“And be ye kind one to another, tenderhearted, forgiving one another, even as God for Christ’s sake hath forgiven you.”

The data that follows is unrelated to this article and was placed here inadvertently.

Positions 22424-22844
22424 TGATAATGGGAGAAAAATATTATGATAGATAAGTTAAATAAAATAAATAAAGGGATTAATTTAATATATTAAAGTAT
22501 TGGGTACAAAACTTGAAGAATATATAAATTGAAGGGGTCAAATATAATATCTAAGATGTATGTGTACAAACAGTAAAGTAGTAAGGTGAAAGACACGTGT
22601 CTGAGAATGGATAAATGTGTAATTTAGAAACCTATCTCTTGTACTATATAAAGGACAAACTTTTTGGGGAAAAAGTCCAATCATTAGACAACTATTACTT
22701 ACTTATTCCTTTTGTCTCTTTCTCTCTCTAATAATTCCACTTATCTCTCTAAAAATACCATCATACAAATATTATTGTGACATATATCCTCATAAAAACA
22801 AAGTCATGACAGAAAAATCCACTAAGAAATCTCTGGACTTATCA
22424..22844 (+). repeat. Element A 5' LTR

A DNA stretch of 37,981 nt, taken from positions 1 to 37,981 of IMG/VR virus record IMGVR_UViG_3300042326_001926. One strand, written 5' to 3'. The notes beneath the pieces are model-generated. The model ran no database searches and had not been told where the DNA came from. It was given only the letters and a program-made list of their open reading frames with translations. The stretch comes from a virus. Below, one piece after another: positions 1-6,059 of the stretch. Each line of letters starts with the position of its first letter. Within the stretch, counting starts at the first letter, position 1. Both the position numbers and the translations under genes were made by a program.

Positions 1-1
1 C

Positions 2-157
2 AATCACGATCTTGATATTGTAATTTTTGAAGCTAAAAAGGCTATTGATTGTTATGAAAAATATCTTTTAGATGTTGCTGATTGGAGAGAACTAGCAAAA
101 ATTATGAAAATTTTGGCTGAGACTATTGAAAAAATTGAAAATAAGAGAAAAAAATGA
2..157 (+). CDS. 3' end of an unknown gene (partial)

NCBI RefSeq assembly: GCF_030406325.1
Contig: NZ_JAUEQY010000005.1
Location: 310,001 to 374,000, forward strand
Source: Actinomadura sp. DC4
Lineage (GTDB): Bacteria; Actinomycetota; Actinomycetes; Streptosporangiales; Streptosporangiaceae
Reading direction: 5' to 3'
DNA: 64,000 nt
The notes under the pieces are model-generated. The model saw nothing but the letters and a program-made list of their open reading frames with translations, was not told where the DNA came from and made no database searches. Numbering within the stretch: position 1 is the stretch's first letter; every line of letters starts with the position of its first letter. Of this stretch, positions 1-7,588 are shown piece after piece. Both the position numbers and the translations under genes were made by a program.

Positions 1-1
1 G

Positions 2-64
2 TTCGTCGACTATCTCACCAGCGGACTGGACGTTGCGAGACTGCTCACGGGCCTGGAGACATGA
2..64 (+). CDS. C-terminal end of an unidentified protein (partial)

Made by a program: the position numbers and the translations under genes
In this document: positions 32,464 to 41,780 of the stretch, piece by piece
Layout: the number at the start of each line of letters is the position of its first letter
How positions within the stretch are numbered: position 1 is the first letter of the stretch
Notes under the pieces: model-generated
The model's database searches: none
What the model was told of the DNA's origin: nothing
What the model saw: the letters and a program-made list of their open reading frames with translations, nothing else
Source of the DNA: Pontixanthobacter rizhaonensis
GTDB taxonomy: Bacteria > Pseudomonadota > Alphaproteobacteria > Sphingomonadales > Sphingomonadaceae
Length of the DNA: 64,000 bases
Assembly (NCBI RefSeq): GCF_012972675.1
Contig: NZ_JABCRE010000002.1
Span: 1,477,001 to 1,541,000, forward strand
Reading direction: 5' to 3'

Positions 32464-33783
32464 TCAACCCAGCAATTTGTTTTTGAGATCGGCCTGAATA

Whether in the corporate world or the entertainment industry or politics, we often see the most qualified being denied the positions most vied for. When we look at the men and women governing the western world at present, for example, it becomes obvious they are not there because of their brilliance, experience, or moral integrity. Rather (almost certainly) they are there because they know others in positions of even greater power and authority. “When the wicked beareth rule, the people mourn” says the proverb (Proverb 29:2b). Though we rightly mourn over the current state of our world, it helps to remember that nothing transpires except by God’s command or permission. Ultimately, it is God Who determines and installs human governments. For His own purposes He has chosen to set over us, at least for the moment, the very basest of men (Daniel 4:17). Of course this is temporary; one day, sooner or later, God the Father will officially install His appointed King on His holy hill of Zion (Psalm 2:6). “Behold, a king shall reign in righteousness,” wrote the prophet, “and princes shall rule in judgment” (Isaiah 32:1). At long last we will have the government we’ve been longing for. Amazingly, this government under King Jesus will not be composed of angels confirmed in holiness, but of redeemed men (Matthew 19:28; Luke 22:29-30; Hebrews 2:5; Revelation 1:6; 5:9-10). Our special recognition, privileges, and responsibilities in the promised kingdom age will also depend upon Who we know. A personal relationship with God in Christ is essential (Nahum 1:7; John 10:27; 1 Corinthians 8:3; Galatians 4:9; 2 Timothy 2:19). Without it there is no salvation; without it there is no admittance into the kingdom (Matthew 7:21). Today’s verse passage reminds us that God for Christ’s sake has forgiven us. That is, because of our association with Christ the Lord and His redemptive work we have forgiveness and the remission of sins. We see this precious truth typified and alluded to throughout the Scriptures. Isaac was blessed for Abraham’s sake (Genesis 26:24) and Laban was blessed for Jacob’s sake (Genesis 30:27). Potiphar the Egyptian was blessed for the sake of Joseph (Genesis 39:5) just as Abijam, despite his gross sin, was blessed for David’s sake (1 Kings 15:1-5). Knowing Christ in a personal way not only guarantees salvation and the blessedness of reigning and ruling with Him, it also contains the promise of our being competent to take on these blessed responsibilities. Spiritually, we are already new creatures, born again and seated with our Lord in heavenly places (Ephesians 2:6). One day our redemption and adoption will be complete (Romans 8:23). We will be fit to exercise new and profoundly important God-given authority, for Christ’s sake and for the good of those He loves. Praise God and Maranatha!